A scientific study into the public health risks of mountaintop-removal coal mining has been halted by the Interior Department. Officials in West Virginia asked the Obama administration to look into the health effects of mountaintop mining last year. Mountaintop mining has occurred on at least 500 Appalachian mountains.

Mountaintop mining is a technique used to extract coal that dates back to the 1960s. Mining companies dump the rubble created by the process into the surrounding valleys and streams. In many cases, this dumping leads to extensive pollution with heavy metals, such as selenium and manganese. Both of these substances can be toxic in high concentrations.

Mountaintop mining has been linked to the development of lung cancer, heart disease, and other medical problems. A 2010 study found that counties near mountaintop mining had higher rates of lung cancer and kidney disease, as well as higher mortality rates. A 2011 study found a higher rate of birth defects in central West Virginia.

The researchers for the study, which begun under President Obama, said that they had been ordered to stop working while Interior Department conducts an agency-wide budgetary review. Heather Swift, with the Interior Department, said a review of grants and cooperative agreements that cost more than $100,000 is being done to ensure tax dollars are used effectively. Swift said that the Trump administration “is dedicated to responsibly using taxpayer dollars and that includes the billions of dollars in grants that are doled out every year by the Department of the Interior.”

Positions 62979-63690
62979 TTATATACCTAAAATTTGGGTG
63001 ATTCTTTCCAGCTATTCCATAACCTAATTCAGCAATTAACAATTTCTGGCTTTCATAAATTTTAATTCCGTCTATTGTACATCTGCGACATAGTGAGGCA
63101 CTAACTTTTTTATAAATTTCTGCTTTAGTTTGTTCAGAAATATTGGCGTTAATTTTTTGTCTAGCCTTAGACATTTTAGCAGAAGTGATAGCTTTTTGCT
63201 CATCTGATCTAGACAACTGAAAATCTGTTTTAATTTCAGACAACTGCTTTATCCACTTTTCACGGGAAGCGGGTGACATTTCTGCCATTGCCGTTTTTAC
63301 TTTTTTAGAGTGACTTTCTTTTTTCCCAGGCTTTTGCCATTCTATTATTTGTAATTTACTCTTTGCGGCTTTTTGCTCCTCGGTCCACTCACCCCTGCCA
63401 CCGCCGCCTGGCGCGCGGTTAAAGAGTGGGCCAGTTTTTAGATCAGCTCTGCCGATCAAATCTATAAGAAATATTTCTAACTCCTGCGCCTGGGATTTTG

The National Academies of Sciences, Engineering, and Medicine was conducting the study. A panel of 12 experts was assembled to study the health risks for people living near Appalachian surface coal mines. The study was expected to take two years to complete and cost about $1 million. Spokesman William Kearney said, “The National Academies believes this is an important study and we stand ready to resume it as soon as the Department of the Interior review is completed.”

Luke Popovich, a spokesman for the National Mining Association, said, “The National Institute of Environmental and Health Sciences concluded in July that after examining available studies, it didn’t see evidence justifying a health hazard, noting that no conclusive evidence connected mountaintop mining with health effects and that studies often failed to account for extraneous health and lifestyle effects.” Earlier this year, the National Institute of Environmental and Health Sciences published a review that acknowledged that it can be difficult to control for variables like poverty in these types of studies.

The Interior Department decision received sharp condemnation from environmental groups. Democrats also criticized the decision. Representative Raúl M. Grijalva of Arizona, the ranking Democrat on the House Committee on Natural Resources, said of the decision, “Stopping this study is a ploy to stop science in its tracks and keep the public in the dark about health risks as a favor to the mining industry, pure and simple.”